tool to bless others, instead of being a burden.” While there is no direct relationship to our industry nor is it a business article, Love Doesn’t Buy Groceries reflects upon philanthropy as a goal and as an excuse whereby we may be keeping ourselves in a state of agitation.

    food for thought (pun intended)

  31. My husband calls it Mennonite guilt and it’s something I really struggle with. We save by not buying or using things and store up that money to save for a house or a rainy day (more often than not). On the other hand we could be sending that money to people who can’t even afford to pay their bills. It’s hard for me to reconcile the feeling that we have so little to give, while we are steadily adding to a down payment for our future house.
    Frances´s last post…Heating costs- How low can you go

  32. Good post and lots of food for thought. I think the problem with our culture is not just poor spending habits but one of a poor work ethic. Everyone wants to work as little as possilbe. Make enough to buy what we need/want and then stop. We should value work and the opportunity to save and give. Retirement at 50? I just don’t think that is right. I am sure I will be working into my 70′s. We were created to work. I don’t think our generation will even have the opportunity to retire as that word is known and used now. So yes! Take a sabbatical. That’s awesome. Our work years are many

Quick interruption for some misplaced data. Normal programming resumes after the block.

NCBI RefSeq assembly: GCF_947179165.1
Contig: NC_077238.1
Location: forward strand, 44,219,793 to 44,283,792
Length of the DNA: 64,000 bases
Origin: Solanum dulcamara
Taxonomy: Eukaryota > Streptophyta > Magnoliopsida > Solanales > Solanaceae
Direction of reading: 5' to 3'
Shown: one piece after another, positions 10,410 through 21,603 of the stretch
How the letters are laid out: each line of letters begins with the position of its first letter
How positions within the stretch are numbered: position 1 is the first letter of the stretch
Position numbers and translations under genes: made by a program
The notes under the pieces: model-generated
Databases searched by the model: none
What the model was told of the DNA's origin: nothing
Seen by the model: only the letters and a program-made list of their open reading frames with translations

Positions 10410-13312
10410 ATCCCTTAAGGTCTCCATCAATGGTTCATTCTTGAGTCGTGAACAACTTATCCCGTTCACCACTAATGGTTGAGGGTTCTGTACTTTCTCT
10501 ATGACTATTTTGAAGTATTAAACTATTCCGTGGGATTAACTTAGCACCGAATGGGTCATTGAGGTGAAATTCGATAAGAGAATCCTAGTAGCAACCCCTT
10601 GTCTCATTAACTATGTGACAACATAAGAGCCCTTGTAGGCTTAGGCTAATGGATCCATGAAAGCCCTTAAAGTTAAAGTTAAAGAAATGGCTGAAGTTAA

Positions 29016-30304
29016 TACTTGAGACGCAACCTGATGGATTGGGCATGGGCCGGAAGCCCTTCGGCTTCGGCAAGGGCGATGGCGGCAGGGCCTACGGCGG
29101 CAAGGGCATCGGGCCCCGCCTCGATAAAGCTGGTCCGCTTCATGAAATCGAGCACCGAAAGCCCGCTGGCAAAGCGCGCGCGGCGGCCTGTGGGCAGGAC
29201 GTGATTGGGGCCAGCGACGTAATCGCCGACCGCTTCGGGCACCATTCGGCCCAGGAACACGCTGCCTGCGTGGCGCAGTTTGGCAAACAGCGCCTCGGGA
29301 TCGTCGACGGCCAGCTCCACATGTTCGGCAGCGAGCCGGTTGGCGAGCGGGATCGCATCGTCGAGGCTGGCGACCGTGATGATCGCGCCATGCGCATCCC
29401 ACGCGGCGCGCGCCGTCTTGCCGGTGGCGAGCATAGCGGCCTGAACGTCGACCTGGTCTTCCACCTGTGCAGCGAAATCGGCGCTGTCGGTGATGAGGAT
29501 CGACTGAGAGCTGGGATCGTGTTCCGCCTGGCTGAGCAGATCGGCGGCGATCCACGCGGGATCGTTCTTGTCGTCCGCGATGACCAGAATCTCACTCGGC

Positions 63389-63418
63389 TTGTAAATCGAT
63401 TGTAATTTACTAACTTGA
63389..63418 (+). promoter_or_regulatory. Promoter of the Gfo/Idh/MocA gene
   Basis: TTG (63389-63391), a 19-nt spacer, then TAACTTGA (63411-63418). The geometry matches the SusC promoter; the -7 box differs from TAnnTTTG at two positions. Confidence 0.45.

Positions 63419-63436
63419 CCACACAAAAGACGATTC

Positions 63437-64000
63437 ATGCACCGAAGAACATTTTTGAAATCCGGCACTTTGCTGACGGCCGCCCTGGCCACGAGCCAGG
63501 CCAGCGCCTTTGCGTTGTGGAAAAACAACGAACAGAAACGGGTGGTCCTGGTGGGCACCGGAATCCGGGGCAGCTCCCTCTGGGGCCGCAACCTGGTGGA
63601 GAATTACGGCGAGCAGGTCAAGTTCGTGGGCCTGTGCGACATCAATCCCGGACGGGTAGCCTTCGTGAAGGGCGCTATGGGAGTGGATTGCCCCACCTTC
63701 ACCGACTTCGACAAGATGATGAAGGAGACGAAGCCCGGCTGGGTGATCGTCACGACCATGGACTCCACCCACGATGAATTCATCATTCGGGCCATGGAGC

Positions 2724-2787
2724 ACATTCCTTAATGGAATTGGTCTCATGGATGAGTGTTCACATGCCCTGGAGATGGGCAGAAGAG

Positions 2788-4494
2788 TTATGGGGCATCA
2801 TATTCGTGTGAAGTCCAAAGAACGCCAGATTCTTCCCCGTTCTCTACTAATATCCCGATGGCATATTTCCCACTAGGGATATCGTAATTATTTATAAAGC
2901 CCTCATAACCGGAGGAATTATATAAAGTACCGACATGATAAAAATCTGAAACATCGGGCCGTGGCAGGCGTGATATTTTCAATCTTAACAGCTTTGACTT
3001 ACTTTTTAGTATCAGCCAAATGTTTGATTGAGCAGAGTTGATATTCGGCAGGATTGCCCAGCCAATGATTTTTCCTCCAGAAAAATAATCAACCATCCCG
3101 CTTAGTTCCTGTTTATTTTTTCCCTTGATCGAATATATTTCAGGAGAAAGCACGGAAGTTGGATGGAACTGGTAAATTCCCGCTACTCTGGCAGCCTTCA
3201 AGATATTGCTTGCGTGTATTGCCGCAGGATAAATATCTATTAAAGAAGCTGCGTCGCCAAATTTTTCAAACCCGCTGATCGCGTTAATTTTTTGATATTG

33. We don’t have a well thought out savings plan however over the last two years we have managed to save quite a bit of money which has been spent on buying materials for our house build project.

    we have a small income and each week I take out a certain amount of cash, we don’t use credit cards or store cards for regular spending. Out of that weekly amount we buy the weeks groceries, fuel for the van, fuel for the fire.

    We also put aside a certain sum to pay into the credit union to cover a loan which allowed us to clear some business debts and eased the feelings of worry and shame about owing money to people that we had done business with.

    At the end of each week whatever is left in the wallet goes into an easy access savings account for building materials. We don’t have the money arguments that seem to bother some couples and for that we are also grateful.